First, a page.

Whether using the word "loyalty" to describe a dog is anthropomorphic depends on the expectations that are being attached to it. Definitionally the shoe can fit. And I actually think that the reluctance to describe individual dogs as unloyal ("disloyal" is a little different because it implies a deliberately broken bond of loyalty, and nobody's dog ever signed that contract) is more plagued by idealization of canine nature than using "loyal" is.
I don't really consider most dogs loyal enough for it to be worth remarking upon. Most dogs will show affection and attention to the people they're with most often or who give them the best things - attention and affection aren't necessarily "support and allegiance", though. And there's nothing wrong with that. I don't really know that I consider myself loyal, either, and I'm much more culpable than a dog, so far be it from me to demean an animal for its personality. In fact, I'd say they're probably on par with people as far as prevalence of "loyalty" in the remarkable sense - most are more social than loyal, somewhat loyal, not really reliable about it.
By contrast, there are some dogs - like a cocker spaniel I once had - that will bond with a given person or people and maintain that bond even if said person or people are not (or are no longer) their primary caregiver or trainer, who are unusually attuned to an owner's emotional state and seem to comfort them with more deliberation, who will come out of character to protect their people insofar as they're capable, who will go to pretty massive lengths to be with their person not because they're a fearful animal but seemingly because it's lodged in their brain (in some vague doggy way) that that's what they're supposed to do. Those are the dogs I'd call loyal.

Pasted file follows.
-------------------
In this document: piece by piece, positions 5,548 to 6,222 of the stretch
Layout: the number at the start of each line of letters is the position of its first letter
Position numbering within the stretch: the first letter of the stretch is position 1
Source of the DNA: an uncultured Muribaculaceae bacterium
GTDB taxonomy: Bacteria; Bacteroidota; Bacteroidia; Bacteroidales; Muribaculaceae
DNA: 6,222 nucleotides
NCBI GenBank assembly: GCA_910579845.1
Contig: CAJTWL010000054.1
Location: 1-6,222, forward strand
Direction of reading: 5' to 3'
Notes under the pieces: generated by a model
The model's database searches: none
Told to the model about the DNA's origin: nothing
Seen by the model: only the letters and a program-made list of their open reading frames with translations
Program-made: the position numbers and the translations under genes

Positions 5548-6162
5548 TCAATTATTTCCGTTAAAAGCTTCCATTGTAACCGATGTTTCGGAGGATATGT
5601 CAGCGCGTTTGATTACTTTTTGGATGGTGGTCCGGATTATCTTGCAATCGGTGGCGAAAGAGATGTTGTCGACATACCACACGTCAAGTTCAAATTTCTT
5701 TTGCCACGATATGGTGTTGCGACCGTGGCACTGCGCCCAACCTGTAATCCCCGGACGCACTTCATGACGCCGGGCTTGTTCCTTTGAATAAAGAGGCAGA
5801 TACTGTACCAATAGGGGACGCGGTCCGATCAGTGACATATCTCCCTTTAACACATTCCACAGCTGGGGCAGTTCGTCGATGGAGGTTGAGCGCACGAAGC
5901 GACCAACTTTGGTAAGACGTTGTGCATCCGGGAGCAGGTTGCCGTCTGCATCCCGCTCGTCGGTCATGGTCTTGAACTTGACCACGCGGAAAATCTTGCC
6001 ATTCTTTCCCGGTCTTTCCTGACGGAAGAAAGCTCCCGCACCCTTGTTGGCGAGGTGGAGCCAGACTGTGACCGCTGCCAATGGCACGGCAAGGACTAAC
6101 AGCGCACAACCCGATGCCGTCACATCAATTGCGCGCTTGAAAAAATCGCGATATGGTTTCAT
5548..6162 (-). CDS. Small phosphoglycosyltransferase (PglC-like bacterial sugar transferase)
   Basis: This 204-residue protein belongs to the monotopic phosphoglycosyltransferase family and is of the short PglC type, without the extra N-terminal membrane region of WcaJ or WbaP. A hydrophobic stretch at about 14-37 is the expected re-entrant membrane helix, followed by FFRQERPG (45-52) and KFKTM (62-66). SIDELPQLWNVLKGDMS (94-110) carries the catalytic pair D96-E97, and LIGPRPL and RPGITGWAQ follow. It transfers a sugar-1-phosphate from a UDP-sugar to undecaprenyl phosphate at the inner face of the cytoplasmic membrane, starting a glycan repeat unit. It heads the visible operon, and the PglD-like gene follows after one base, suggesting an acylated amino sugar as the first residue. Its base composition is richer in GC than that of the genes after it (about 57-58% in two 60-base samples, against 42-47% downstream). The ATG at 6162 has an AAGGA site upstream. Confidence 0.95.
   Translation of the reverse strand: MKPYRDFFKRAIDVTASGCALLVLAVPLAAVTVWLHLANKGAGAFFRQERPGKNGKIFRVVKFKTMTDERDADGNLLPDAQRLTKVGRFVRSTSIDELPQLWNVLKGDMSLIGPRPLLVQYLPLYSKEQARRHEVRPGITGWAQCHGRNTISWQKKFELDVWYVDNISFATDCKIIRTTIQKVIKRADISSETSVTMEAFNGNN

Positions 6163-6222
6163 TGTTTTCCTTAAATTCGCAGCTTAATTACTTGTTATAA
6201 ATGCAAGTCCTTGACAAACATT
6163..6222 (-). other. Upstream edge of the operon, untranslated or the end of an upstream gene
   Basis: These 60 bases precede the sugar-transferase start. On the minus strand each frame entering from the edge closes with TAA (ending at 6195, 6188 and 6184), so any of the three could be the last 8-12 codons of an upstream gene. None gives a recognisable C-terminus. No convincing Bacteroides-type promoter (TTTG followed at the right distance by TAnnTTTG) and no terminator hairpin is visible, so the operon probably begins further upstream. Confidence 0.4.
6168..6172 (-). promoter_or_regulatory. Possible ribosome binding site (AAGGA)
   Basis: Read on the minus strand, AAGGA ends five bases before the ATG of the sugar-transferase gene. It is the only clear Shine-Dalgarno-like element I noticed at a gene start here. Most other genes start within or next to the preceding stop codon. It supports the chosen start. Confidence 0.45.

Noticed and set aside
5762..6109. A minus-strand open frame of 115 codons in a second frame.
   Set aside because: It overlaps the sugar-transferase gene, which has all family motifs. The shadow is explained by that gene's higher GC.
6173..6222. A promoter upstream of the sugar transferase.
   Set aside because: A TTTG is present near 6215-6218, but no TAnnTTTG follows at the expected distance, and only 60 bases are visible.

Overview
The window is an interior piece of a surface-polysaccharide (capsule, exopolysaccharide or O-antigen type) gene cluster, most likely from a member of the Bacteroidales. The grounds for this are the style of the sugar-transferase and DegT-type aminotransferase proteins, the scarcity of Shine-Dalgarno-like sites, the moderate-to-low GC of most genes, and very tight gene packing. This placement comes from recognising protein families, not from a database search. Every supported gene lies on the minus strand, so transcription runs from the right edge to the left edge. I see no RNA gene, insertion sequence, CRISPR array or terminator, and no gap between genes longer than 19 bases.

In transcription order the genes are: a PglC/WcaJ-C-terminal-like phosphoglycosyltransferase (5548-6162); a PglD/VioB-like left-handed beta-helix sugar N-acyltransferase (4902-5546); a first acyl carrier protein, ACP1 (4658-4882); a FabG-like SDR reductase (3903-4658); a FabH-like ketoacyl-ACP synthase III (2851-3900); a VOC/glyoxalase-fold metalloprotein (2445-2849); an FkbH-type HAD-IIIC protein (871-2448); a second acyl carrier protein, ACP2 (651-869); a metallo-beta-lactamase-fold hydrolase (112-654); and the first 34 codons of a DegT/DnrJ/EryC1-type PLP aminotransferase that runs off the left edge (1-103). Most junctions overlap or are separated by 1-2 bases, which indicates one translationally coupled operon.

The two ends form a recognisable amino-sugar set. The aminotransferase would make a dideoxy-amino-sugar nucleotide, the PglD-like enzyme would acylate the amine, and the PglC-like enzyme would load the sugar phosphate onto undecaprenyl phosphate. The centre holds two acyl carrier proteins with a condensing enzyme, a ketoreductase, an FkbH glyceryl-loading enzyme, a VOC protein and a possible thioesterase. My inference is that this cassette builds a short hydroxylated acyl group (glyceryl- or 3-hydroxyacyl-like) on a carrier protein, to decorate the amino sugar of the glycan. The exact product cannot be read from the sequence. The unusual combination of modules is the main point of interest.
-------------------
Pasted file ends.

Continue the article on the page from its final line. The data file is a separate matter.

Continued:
I should have known I could count on Liminal to break it down to the most granular possible explanation!
Particularly discriminating between "unloyal" and "disloyal" is extremely relevent.
Based on your explanation of loyalty, I think that of course, who wouldn't appreciate a more loyal dog, a dog who would love them even if someone else was feeding them and looking after them because there was a genuine and deep bond.
In that sense, and in the sense that @AmandaNola explained, I do actually feel that Layla is loyal. I was thinking about this a lot on my bike ride home today.
THIS!I guess the only way I can sum it up is Nola is MY dog. No question, and it's visible to anyone. My other dogs (save for Pike, but that's because he's...Pike), while they are my dogs, aren't mine in the same way she is. She's my dog, and I'm her person. It makes sense in my head.
Layla would not rescue me (or likely try) if a bear attacked me. She's my baby and I'm her mommy (reminds me of the comment that @Rileysaur made actually). She's definitely extremely reliant on me, for food and caring and protection and everything. But I do believe our relationship is just as much about her being my baby and me being her mommy, as it is about me being the one who feeds her and walks her. I feel VERY confident that if I rehomed her, she'd have a very hard time adjusting and be quite depressed for a pretty long time, even if she did bond with someone else. I actually imagine that she would bond quickly with her new person, because she'd be very vulnerable and needy, and she's incredibly people-oriented and really needs closeness with someone who she can trust. But I also know that it would be massively traumatizing for her to lose me.
Come to think of it, I also really feel that our relationship blossomed enormously when I began using non-aversive approaches with her. I definitely think one could argue that using training approaches that build trust and closeness can actually increase your dog's "loyalty" to you. Yes, I know that abused dogs will still turn to their owners but to me that seems far more akin to the way an abused person relies on his or her abuser for direction. I think it would be interesting to see what would happen if a dog in that situation was rehomed and trained differently by a person who truly treated it right, and then a year or more later saw its previous owner again.